papercutter wrote:Maybe my experience has been unusual, but I find the idea that there are distinct "writing" and "discovery" associates to be pretty strange. When I'm assigning things out, I definitely keep track of which associates are better writers, but they better be able to do discovery work as well, and vice versa. At least once a case gets past the pleading stages, the people drafting motions are going to be drawn from the team for the case, just like the people working on depos, doc review, and discovery disputes. When we get to SJ, class cert, and trial motions, you need good writers, sure, but you also want the people who know the issues in painstaking detail because they've been in the discovery trenches.
I have seen a few friends whose work has been almost all briefing, but they're rare, usually more senior, and when they're smart, re-learn discovery skills so that they're well-rounded.
Also, doing all writing and no discovery is a great way to back yourself into a corner as a mid-level. If you haven't mastered discovery basics you can't supervise other associates in discovery, which means you can't manage cases, and once you have a midlevel's billing rates, it's hard to justify giving you the work you'd need to pick up those skills.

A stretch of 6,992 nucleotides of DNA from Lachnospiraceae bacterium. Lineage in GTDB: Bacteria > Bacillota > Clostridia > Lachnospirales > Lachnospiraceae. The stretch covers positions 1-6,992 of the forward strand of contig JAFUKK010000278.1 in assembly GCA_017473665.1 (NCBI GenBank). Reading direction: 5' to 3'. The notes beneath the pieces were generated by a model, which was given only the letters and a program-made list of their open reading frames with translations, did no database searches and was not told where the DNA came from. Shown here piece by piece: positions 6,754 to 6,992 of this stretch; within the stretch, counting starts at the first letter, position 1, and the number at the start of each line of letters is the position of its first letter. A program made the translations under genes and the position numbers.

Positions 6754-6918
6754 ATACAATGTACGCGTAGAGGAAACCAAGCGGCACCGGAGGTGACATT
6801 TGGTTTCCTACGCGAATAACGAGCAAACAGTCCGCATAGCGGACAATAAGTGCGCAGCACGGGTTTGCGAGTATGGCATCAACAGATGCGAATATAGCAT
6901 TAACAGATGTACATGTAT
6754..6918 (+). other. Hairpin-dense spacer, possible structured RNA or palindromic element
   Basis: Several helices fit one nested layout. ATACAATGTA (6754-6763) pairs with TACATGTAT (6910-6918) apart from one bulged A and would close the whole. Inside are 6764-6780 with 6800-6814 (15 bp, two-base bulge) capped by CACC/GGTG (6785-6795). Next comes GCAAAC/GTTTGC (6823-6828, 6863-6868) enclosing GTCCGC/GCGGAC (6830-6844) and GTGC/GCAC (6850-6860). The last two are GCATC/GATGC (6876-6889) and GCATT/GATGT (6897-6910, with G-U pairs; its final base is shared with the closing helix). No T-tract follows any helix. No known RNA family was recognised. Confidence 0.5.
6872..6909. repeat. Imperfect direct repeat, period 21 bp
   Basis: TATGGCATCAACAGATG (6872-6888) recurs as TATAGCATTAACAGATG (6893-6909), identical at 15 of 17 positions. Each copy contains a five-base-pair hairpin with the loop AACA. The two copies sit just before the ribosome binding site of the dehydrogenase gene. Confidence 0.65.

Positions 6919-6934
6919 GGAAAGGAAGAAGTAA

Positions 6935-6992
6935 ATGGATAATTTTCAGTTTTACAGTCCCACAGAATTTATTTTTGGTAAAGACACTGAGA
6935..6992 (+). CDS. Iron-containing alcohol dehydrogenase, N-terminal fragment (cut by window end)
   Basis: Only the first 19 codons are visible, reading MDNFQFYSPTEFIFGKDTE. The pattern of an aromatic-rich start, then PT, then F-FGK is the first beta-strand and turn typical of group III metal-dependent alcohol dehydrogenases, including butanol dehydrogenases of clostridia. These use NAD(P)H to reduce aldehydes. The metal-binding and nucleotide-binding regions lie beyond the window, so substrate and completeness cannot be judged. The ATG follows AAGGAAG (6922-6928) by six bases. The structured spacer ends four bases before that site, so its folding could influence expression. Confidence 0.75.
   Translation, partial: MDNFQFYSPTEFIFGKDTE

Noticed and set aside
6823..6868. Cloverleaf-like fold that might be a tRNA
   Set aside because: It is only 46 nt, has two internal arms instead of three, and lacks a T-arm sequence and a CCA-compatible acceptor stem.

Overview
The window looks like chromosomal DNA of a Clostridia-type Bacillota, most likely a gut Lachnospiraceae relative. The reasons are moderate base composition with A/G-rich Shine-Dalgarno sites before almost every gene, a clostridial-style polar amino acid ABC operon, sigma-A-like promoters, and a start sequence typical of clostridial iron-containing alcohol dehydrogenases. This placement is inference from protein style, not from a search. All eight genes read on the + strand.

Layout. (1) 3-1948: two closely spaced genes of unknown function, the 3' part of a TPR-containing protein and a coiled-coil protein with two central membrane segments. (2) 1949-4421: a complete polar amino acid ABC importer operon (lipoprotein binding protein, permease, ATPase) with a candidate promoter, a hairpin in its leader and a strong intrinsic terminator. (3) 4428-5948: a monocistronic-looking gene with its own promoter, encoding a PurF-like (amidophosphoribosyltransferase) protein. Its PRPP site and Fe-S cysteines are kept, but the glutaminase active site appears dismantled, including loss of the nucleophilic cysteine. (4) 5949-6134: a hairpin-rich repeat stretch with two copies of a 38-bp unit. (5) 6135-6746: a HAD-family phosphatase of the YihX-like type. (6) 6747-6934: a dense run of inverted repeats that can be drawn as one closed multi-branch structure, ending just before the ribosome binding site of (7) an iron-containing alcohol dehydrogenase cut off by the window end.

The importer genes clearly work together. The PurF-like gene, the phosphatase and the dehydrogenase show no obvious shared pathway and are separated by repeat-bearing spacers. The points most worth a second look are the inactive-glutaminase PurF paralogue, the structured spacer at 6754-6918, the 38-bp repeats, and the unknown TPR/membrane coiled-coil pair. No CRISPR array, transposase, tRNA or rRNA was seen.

I don't think it's necessarily unusual, but every firm/litigation group probably does things differently.
As for the last comment, yes and no. That seems to be the most common path for litigation associates, but it's not the only path, and it's not for everyone, either.
I will say that my significant other works at a major litigation shop with some very high-profile appellate lawyers and did NOT want to do appellate litigation, and he actually had to fight a fair amount to not continue getting work from the appellate group. And he never clerked. So your mileage may vary significantly - at least at some firms, even lawyers who don't want appellate sometimes get pressed into appellate. People saying breaking into appellate litigation at a big firm is difficult may not have experience with it, just awareness of the prestige mystique.
I think this is rare, but obviously it can happen. It's not so much prestige as much as that there often isn't that volume of appellate work to go around. Of course, when there is, then everybody gets sucked into that kind of work. It's just typically the other way around where the trial work eats up the vast majority of hours.